Disguised as an elderly woman in czarist Russia, Sheridan Pierce took the stage at Brentwood School. As the bright lights touched her face and the character took over her body, Pierce poured her heart into her role, and she realized that she was meant to act. The play was "Fiddler on the Roof," and Pierce, a ninth-grader at the time, was playing Yente the matchmaker. The significance of the role, she said, was her connection with the character on a more personal level. "Deep in my soul, I'm already a little old Jewish lady," she joked.
Quinn Lohmann closes his eyes and tilts his head slightly. His fingers find their place between the frets of his guitar, and his voice rings out, soft and crystal clear. "We all got a life to live. We all got a gift to give. ..."
When his late grandmother was first diagnosed with terminal cancer three years ago, Jason Aftalion was moved by the volunteers who visited her at Cedars-Sinai Medical Center. "I was so touched by how they talked to her and spent time with her, so she wouldn't be lonely," said Aftalion, a Persian-American senior at Milken Community High School.
In her junior year, Oakwood senior Katherine Bernstein spent two weeks in Sierra Leone with the North Hollywood school's immersion program. Amid carrying buckets of cement for a new school and helping to paint a map of the world in its library, she was struck by a major difference between life in Southern California and the West African nation.
Corinne Kentor may be coming of age in the iPad and Kindle era, but she feels most at home surrounded by books. The more classic the volumes, the better. It's "Candide" and "Don Quixote" that thrill this New Community Jewish High School (NCJHS) senior, who lights up when she discusses the works of Shakespeare or the Brontë sisters.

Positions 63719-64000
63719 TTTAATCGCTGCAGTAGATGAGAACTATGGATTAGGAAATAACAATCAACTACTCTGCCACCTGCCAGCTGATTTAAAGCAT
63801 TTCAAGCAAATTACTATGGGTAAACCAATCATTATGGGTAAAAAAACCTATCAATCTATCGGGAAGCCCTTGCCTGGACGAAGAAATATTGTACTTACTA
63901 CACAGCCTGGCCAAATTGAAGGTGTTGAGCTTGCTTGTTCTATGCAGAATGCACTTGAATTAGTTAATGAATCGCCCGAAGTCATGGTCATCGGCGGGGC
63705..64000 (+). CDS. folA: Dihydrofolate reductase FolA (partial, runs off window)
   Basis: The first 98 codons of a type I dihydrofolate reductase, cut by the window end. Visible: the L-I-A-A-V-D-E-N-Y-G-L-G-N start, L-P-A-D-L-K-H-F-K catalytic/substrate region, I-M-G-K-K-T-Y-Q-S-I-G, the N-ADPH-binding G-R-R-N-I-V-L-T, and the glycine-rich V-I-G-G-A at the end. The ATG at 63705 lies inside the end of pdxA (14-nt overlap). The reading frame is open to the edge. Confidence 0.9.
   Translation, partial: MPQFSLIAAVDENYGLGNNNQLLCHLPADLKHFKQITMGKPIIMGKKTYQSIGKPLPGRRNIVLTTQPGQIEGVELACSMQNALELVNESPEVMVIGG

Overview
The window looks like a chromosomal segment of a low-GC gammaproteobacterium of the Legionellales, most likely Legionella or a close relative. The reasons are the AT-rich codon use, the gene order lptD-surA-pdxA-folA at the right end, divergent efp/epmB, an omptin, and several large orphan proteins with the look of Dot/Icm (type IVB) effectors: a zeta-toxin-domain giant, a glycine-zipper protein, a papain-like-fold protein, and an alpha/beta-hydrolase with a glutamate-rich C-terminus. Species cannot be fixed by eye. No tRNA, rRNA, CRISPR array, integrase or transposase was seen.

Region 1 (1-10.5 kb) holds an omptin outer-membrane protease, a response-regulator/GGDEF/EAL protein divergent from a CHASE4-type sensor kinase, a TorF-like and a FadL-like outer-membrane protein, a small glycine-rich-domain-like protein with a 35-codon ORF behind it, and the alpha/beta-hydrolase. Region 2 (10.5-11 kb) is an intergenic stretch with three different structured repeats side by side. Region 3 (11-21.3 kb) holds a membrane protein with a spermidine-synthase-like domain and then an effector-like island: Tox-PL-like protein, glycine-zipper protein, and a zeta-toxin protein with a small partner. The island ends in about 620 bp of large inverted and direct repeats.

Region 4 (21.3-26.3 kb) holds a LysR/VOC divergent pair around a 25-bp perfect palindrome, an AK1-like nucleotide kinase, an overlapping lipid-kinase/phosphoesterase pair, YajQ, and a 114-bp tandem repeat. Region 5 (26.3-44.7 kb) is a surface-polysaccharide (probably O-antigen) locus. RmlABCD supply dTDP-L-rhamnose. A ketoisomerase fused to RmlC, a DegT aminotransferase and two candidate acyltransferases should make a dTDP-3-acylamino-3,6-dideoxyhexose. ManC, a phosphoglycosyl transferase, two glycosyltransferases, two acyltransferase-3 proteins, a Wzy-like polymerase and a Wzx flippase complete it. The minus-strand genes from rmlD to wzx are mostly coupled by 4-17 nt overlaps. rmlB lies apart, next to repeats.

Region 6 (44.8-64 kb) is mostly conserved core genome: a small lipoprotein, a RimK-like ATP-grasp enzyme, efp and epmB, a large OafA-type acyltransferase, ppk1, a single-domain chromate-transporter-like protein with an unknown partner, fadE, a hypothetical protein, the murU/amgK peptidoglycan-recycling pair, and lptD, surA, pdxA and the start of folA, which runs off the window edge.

Milken Community High School senior Leah Gluck is dedicated to raising awareness about genocide, even though it seems so distant and unsolvable.
Shalhevet journalism teacher Joelle Keene says that Leila Miller, editor-in-chief of the school's newspaper, The Boiling Point, has set a high standard for journalism, integrity and optimism amid complex human relations.
Eeman Khorramian could see himself entering the political world. The Palisades Charter High School senior has been highly active in school affairs and with the school's student government since ninth grade. His leadership skills even earned him the position of student body president.
Having recently attended the college graduation of our middle child, I could not stop thinking what I might have said if given the opportunity to offer the commencement address. Here are five thoughts:
Attention young Orthodox high school graduates: Planning to attend college this year on the East Coast? Why not do something really radical: Stay in Los Angeles?
For the past three years, in meetings that often go toward midnight, a handful of local parents, educators and community leaders have been coming together to plan Los Angeles' next non-Orthodox Jewish high school.
Now it has come to pass. Late last month, the Core Group, as the parents call themselves, announced the September 2002 opening of the New Community Jewish High School in the West Valley.
A delicious breeze wafted through the white tent erected on the brand-new, football field-sized parking lot of Hebrew Union College-Jewish Institute of Religion (HUC-JIR) on May 14, cooling gowned graduates, faculty, and alumni -- plus a bevy of proud relatives and friends -- as the school awarded degrees to a group of freshly minted Jewish educators and communal service professionals and a clutch of rabbis-to-be.